Montana Congressman Ryan Zinke took the stage last week, but unless you tuned into CSPAN or streamed it online, you wouldn’t have seen him. On the first night of the Republican National Convention the speeches were running late and, despite Zinke being touted as a keynote speaker, the networks and cable channels had cut away and most of the audience left.
It was a bizarre beginning to a bizarre week that saw a Trump campaign speechwriter acknowledge she had mistakenly inserted lines from First Lady Michelle Obama’s speech into Melania Trump’s; Texas Sen. Ted Cruz loudly booed for refusing to endorse Donald Trump; and the nominee himself deliver a lengthy and raucous speech centered largely on restoring law and order in America.
Zinke’s speech was uneventful in comparison. Tapped for a night themed “Make America Safe Again,” he talked about his experience in the Navy SEALs and criticized President Barack Obama and Democratic presidential nominee Hillary Clinton as “armchair quarterbacks” responsible for weakening the country’s standing in the world.
“Our world knows this president is weak and his anointed successor, the architect of Benghazi, is no better.” He served up a boilerplate speech and delivered it well over the course of six minutes. And he would have drawn more applause if more people were still in the building.
It was a strange scene, watching Iowa Sen. Joni Ernst, then Zinke, speak to the thinning crowd. It was stranger still two nights later when a packed arena shouted down Cruz, the runner-up in the GOP primary, as Donald Trump entered the building and waved to the audience. But memories prove short when comparing this to previous conventions that were just as unconventional and far more chaotic.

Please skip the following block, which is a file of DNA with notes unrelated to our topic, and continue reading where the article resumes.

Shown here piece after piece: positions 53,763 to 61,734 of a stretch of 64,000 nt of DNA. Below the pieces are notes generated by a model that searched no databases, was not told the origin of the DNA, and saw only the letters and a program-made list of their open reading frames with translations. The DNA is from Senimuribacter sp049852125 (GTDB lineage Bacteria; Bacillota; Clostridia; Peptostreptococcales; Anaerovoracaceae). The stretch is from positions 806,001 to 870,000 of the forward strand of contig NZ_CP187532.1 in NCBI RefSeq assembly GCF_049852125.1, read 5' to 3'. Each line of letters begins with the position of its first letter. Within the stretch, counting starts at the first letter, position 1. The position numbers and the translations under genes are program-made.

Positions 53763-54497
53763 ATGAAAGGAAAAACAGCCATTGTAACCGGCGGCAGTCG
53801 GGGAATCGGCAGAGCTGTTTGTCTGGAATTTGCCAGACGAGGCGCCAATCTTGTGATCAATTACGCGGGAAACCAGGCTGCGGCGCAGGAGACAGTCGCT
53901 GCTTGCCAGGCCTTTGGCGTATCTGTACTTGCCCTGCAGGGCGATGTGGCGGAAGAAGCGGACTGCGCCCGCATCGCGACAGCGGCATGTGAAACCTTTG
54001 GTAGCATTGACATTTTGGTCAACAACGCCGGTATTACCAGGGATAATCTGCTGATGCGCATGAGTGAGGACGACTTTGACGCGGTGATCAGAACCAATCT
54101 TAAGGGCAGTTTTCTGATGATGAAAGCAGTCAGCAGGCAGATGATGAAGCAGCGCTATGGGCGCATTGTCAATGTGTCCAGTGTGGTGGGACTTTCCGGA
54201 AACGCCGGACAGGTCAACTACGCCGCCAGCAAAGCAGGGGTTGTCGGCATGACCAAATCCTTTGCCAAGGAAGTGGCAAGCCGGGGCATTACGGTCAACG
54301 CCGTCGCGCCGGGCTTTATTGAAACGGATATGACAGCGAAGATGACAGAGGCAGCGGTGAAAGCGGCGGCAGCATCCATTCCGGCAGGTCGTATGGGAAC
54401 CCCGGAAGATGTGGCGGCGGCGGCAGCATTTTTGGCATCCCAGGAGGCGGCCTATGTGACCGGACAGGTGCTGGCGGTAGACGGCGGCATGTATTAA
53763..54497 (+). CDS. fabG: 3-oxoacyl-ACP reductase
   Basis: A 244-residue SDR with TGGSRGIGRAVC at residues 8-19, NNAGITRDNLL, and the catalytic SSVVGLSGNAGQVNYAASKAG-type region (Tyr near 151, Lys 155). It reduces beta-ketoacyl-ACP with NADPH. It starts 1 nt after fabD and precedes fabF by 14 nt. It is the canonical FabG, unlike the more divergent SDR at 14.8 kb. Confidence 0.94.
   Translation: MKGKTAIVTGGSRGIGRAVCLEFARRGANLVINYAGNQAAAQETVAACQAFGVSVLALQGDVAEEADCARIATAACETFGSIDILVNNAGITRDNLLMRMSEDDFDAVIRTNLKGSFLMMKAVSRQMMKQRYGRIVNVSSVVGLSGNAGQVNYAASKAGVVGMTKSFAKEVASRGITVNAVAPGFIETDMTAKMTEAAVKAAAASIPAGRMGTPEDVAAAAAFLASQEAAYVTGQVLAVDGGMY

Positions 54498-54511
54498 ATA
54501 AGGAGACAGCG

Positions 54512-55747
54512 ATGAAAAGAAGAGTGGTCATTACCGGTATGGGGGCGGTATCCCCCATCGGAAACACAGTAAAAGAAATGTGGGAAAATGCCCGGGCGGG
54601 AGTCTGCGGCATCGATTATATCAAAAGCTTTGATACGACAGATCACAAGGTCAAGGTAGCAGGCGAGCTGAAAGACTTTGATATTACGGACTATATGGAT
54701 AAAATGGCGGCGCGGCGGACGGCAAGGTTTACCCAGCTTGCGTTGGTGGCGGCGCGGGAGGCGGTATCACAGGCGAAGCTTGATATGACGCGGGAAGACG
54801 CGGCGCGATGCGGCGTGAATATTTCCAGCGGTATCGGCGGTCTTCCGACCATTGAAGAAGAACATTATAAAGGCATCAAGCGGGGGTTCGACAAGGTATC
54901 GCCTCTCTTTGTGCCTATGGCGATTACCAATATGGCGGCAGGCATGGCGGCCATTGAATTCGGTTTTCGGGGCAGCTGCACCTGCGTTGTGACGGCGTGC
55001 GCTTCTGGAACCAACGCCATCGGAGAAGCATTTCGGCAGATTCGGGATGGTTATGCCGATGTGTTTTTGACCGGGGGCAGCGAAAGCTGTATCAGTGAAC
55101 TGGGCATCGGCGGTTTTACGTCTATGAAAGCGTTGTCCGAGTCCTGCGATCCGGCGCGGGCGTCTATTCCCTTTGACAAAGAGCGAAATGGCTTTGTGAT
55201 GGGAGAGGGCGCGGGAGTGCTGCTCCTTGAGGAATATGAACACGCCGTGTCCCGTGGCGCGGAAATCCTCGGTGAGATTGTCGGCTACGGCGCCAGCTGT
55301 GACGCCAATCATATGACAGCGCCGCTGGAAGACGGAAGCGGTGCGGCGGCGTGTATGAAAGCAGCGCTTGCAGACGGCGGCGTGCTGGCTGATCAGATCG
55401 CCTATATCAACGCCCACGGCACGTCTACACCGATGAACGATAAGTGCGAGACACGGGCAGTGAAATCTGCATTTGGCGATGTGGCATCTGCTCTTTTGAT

After Robert Kennedy was killed during the presidential primary, Democrats had no clear frontrunner at its 1968 convention in Chicago. Instead of choosing Sen. Eugene McCarthy, the party establishment chose Vice President Hubert Humphrey as its nominee, despite the fact that he hadn’t competed in any primaries. Mayhem ensued on live television as attendees screamed “The whole world is watching!” and riots erupted outside the convention hall.
Because of the scene in Chicago, conventions are far more calculated than they once were. The speakers stick to similar scripts that traditionally revolve around why their candidate is better than the opponent. Old rivalries are mended. Everyone comes together. Most of the time.
Some years, not everything goes as planned and not every speech is well received. Before there was Ted Cruz, there was Ted Kennedy. In 1980, Kennedy challenged his party’s sitting president, Jimmy Carter. Despite Carter’s clear path to the nomination, Kennedy attempted to free delegates from their commitments to the incumbent. While Kennedy supported Carter, his lack of enthusiasm for nominee was apparent, and the former president later wrote that the scene “was quite damaging to our campaign, and was to linger for a long time.”
It’s too soon to tell whether Cruz’s non-endorsement will hurt him or hurt Trump. In the immediate aftermath, Cruz’s fellow Republicans called him everything from “selfish” to a “self-centered liar.” Perhaps it was best that Zinke largely stayed out of the fray, unnoticed by many outside our state.
When Trump accepted the nomination on July 21, Zinke was already back in Montana discussing the plight of the timber industry in Columbia Falls. And another convention, this one for the Democrats, was preparing to begin in Philadelphia.
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